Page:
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  1. Default Traffic on Coast Highway north of Hearst Castle..

    This is from an article in today's LA Times (link)...

    If you're interested in the article, click the link. Otherwise, here are the first couple of paragraphs of the 2 page (on the web site) article.

    ----------------------------------------------
    Where blubber meets the road
    Elephant seals are sneaking past beach fences meant to protect them from busy California 1.

    By Catherine Saillant, Los Angeles Times Staff Writer
    February 4, 2008

    SAN SIMEON, CALIF. -- This time each year, hundreds of croaking, roaring, shrieking elephant seals gather to breed and give birth on the rocky shoreline below Hearst Castle.

    The boisterous annual show draws hordes of tourists to a boardwalk 15 feet above, where they can watch the enormous pinnipeds tend the shiny black pups, squabble over beach space and battle for the right to mate.

    But this year, the traffic jams near the Piedras Blancas birthing grounds aren't being caused just by curious motorists.

    Some of the seals are sneaking past barbed-wire fences designed to protect them, then flopping on blubbery bellies right across California 1.

    Their dangerous behavior has police and seal-lovers worried.

    "When a 4,700-pound pickup truck meets a 5,000-pound seal, they both lose," said Ken Cumings, a docent with Friends of the Elephant Seal who has watched the events unfold

  2. #2
    Join Date
    Jan 1998
    Location
    Las Vegas, Nevada
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    10,060

    Default Five times the size of mature Elk bull?

    "When a 4,700-pound pickup truck meets a 5,000-pound seal, they both lose," said Ken Cumings, a docent with Friends of the Elephant Seal who has watched the events unfold

    At least, the bull Elephant seal is not as tall as an Elk -- but when one thinks about the damage a mature Elk can inflict on a car (1000 pounds tops) and a bull Elephant seal weighs five times that.... Wow, not a pretty picture.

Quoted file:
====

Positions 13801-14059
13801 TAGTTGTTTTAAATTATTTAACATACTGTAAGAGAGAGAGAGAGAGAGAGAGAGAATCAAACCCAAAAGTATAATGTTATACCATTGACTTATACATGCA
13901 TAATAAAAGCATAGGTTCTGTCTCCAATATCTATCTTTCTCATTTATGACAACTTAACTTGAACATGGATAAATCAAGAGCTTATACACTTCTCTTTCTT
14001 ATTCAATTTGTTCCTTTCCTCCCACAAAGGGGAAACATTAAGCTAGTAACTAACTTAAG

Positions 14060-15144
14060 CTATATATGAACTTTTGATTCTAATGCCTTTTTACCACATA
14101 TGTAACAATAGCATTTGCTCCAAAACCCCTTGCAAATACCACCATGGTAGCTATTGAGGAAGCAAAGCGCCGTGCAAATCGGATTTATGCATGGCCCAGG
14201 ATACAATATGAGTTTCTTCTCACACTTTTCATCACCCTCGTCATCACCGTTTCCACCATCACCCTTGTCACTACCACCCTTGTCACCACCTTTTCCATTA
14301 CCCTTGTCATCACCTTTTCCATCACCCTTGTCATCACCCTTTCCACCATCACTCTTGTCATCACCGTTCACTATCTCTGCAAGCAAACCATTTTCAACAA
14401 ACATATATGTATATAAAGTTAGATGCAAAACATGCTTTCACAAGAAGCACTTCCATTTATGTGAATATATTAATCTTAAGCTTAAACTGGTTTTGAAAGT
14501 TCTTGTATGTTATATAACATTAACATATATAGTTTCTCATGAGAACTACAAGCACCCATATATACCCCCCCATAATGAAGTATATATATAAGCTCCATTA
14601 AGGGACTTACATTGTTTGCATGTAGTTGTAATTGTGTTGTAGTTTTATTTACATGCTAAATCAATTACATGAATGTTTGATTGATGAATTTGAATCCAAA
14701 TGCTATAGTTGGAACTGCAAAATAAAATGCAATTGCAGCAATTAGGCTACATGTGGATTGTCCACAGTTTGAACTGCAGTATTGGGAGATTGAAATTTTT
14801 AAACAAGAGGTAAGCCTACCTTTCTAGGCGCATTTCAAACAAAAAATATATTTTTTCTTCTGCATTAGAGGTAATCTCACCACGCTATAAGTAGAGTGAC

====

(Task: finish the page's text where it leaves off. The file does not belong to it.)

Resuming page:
Mark

  3. #3
    Join Date
    Mar 2005
    Location
    Washington state coast/Olympic Peninsula
    Posts
    3,318

    Default I'd rather have tall

    It seems a tall elk would be easier to spot than a Elephant seal laying down. But, either one....yikes!

    Maybe they need to reinforce those fences!

  4. #4

    Default

    Quote Originally Posted by Judy View Post
    It seems a tall elk would be easier to spot than a Elephant seal laying down. But, either one....yikes!

    Maybe they need to reinforce those fences!

    Having just "discovered" the elephant seal colony area in early November, while road-tripping south from Monterey to Ventura, I can estimate it's a daunting task. The stretch of beach where they congregate is perhaps 800 to 1,000' long and is nowhere more than about 100' from Highway 1. There is as little as 40' distance from the roadway at places. There were dozens of seals lying about on the beach on 8 November when we passed by and stopped for a while, and the docent on duty stated "only the small juveniles are here now. There will be hundreds and hundreds of bulls by late January/early February". They're huge animals which would have little trouble crushing a standard chain-link fence. Plus, they can simply go around it. Given the proximity to San Simeon and the fact that a fence would mar the view of the ocean from Highway 1, I suspect little consideration would be given to building stronger a larger/stronger fence to deal with a temporary, if annual, problem.

    Foy

  5. #5
    Join Date
    Mar 2005
    Location
    Washington state coast/Olympic Peninsula
    Posts
    3,318

    Default It does sound like a problem

    I suppose they might want to use steel cross rails instead of chain-link? I have a feeling you're right. But I hope it doesn't take a death or severe injury and a lawsuit to get them to try to do something proactive to resolve this problem.

  6. #6

    Default You're right on one point Judy

    It's certainly possible to strengthen the fencing. Adding lots of length to it (to discourage the seals from going around it) poses a number of other problems: How far to extend it? They can simply go around the extended fenceline. Appearance? That section of the highway is very open and a barrier would stick out like a sore thumb. Effects on seal behavior? The appearance of elephant seals colonizing that particular location is a fairly recent event. It appears much is being done to encourage them to continue to use the site. I wonder if barriers restricting their movement would encourage them to go elsewhere.

    It's complicated, but it's also a seasonal issue. A few weeks a year is supposedly the worst of it.

    Foy

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